In the aftereffect of a data infringement, the principal dilemma that every organization, who has experienced one, is whether they have to be completely open with their consumers. To understand the relevance and virtues of being transparent with your customers, companies need to realize that being transparent with their consumers in the event of a data breach can go a long way in rebuilding trust. Unfortunately, most organizations are hesitant in doing so. Instead, they are learning the hard way that in the absence of an adequate amount of data at their disposal, following an infringement, they are unable to communicate with their customers. And whether the affected business has been in the dark, throughout the incident, their customers may be at the highest risk by being uninformed.
How to achieve transparency after a data breach
Here is some valuable advice to help organizations battling with the problem of addressing their customers at the time of a data breach. It can help to keep these data points in mind and ensure the right communication is sent out.
- Time of the event: Timing is an area that many organizations find themselves in trouble. The longer a company takes to discover and detect a data breach, the worse matters can get. Not only does a postponed reaction cause customers anxiety – especially those whose data has been compromised for an extended period – it also prevents the company from fixing the problem at the right time. It is critical to alert customers of any suspicious activity, as the faster you reach out to them, the quicker they can safeguard themselves and their data. Besides, it can also reveal the customers’ confidence in the organization’s ability to avoid similar such incidents from taking place.
- Source of the breach: How did the data breach take place? Where did it originate? Who was responsible for the incident? Without offering information to your customers regarding the source of the breach, they may become sceptical of your abilities in solving the conflict. A simple statement that mentions “we are looking into the matter” is no longer adequate; customers today demand precise details, and hence you may want to prepare a transparent line of communication with them.
- Compromised information: What files were breached? What kinds of information was compromised? Was it just login IDs and passwords, or did it also include financial credentials such as credit card information, account numbers, Social Security numbers and more? In some cases, a data breach that has taken place may not result in any information being stolen or compromised. However, if you are not aware of the situation or do not have in-depth information on the data breach, it can be foolhardy to communicate to your users about the specifics of the problem, who in turn are likely to expect the worst.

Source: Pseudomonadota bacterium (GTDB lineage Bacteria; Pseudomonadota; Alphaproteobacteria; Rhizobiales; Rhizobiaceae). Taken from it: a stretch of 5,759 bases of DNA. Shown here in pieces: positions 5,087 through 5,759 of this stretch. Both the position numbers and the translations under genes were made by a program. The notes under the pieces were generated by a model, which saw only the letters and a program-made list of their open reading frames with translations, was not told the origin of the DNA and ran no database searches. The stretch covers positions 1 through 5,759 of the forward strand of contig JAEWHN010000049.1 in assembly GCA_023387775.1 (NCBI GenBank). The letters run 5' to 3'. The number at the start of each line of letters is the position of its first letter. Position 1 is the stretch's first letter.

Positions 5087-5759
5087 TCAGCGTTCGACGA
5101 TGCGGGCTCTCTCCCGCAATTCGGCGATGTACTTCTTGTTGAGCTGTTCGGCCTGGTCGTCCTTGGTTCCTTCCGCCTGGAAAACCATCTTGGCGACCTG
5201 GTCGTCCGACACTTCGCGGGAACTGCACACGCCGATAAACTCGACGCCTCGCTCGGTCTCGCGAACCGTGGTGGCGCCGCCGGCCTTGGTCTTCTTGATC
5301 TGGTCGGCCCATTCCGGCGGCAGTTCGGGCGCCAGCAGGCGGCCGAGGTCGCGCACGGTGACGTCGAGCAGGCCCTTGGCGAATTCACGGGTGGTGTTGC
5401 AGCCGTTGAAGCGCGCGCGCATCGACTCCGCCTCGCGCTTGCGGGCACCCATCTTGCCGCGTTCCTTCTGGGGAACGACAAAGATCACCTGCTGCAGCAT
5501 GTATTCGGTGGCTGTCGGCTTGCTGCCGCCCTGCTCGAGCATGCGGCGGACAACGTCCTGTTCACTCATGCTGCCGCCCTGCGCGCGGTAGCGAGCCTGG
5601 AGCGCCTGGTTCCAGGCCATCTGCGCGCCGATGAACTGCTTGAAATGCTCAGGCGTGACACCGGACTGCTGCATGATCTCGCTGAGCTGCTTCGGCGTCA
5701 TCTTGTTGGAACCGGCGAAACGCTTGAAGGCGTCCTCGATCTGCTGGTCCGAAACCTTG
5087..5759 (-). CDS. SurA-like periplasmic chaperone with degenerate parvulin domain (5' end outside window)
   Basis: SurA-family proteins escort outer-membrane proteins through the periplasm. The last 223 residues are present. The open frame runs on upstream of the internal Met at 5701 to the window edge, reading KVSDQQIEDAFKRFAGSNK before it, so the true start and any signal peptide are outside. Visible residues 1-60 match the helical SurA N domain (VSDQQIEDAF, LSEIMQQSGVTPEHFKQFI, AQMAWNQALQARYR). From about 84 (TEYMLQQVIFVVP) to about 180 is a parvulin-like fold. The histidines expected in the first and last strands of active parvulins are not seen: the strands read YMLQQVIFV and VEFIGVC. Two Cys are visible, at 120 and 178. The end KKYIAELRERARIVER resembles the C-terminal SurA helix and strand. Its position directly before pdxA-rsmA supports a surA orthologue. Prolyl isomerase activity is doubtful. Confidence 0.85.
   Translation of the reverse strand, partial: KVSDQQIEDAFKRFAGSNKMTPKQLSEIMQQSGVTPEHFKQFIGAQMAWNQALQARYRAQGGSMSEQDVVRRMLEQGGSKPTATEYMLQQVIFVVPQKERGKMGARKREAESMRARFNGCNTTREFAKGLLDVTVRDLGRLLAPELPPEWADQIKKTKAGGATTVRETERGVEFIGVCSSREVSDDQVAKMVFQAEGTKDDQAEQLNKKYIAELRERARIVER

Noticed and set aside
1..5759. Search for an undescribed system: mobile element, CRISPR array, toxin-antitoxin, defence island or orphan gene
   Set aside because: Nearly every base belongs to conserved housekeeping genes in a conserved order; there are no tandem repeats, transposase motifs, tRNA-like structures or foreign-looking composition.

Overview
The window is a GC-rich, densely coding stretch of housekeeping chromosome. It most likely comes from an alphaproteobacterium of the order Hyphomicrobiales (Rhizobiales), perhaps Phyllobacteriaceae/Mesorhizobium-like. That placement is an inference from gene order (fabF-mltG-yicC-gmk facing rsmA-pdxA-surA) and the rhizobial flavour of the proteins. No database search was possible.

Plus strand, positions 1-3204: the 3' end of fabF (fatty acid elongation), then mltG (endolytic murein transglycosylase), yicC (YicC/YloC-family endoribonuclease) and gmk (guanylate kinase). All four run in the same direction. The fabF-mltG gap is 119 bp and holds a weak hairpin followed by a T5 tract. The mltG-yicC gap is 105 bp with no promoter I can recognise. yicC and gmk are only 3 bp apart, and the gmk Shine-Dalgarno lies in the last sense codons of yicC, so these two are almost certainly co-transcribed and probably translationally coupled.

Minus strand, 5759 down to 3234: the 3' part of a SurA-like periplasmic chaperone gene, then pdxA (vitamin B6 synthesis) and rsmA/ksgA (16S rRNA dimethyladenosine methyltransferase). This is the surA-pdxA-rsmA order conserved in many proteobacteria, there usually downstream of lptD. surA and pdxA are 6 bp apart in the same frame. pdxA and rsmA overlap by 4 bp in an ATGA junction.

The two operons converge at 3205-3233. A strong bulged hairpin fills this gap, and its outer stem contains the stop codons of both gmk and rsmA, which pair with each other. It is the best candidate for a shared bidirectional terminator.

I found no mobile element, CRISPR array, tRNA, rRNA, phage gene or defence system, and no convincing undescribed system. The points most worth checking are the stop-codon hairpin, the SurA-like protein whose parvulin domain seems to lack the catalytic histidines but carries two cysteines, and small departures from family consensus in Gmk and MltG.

- Affected individuals: Sometimes, a data infringement may not necessarily impact every individual in a company’s database. In some cases – such as in retail data breaches, for example – it may be those customers who bought items during a specific period. To avoid unnecessary alarm where none is required, it is crucial for companies to realize the exact segment of the users impacted in a data breach.
- Resolution: Make sure your consumers know that you are doing everything in your power to understand the source of the breach so as to mitigate any chances of it occurring again. Some companies that have experienced a data infringement offer a year of credit monitoring that can help to take out the pain of being compromised.
In many cases, it has been seen that consumers’ personal and financial data that had been hacked during a data breach was wrapped up by companies without revealing what went wrong. Such companies argue that data must stay hidden because it could encourage other cybercriminals from launching similar attacks on other companies. But given the increasing pressure to release details to consumers on how hackers are able to infiltrate their systems and networks and steal classified data, corporations are now compelled to inform their consumers about the issues.
Understandably, it is not easy for organizations to come out in the open for fear of grave consequences. But to ensure that customers are safeguarded and to re-establish trust with them, it is imperative. By being open and honest, companies can significantly cut down negativity and help rebuild trust slowly.
Providing document protection with DRM
Since data and document security is a journey and not the destination, having sound document security software in place such as digital rights management and striving for continuous improvement can ensure that you are taking the right steps in improving your security posture. For example, making sure that confidential and sensitive documents are encrypted and are locked to devices can help ensure consumers that you are adequately protecting documents and data. Having document retention policies in place such as making PDF files expire on a fixed date or after a certain period of time can also be useful to prevent old data being accessed. And using DRM for secure external document sharing can help prevent sensitive or confidential documents and information falling into the wrong hands.
Building trust takes time, and hence employing the proper methods as stated above can help in accumulating it among your customers.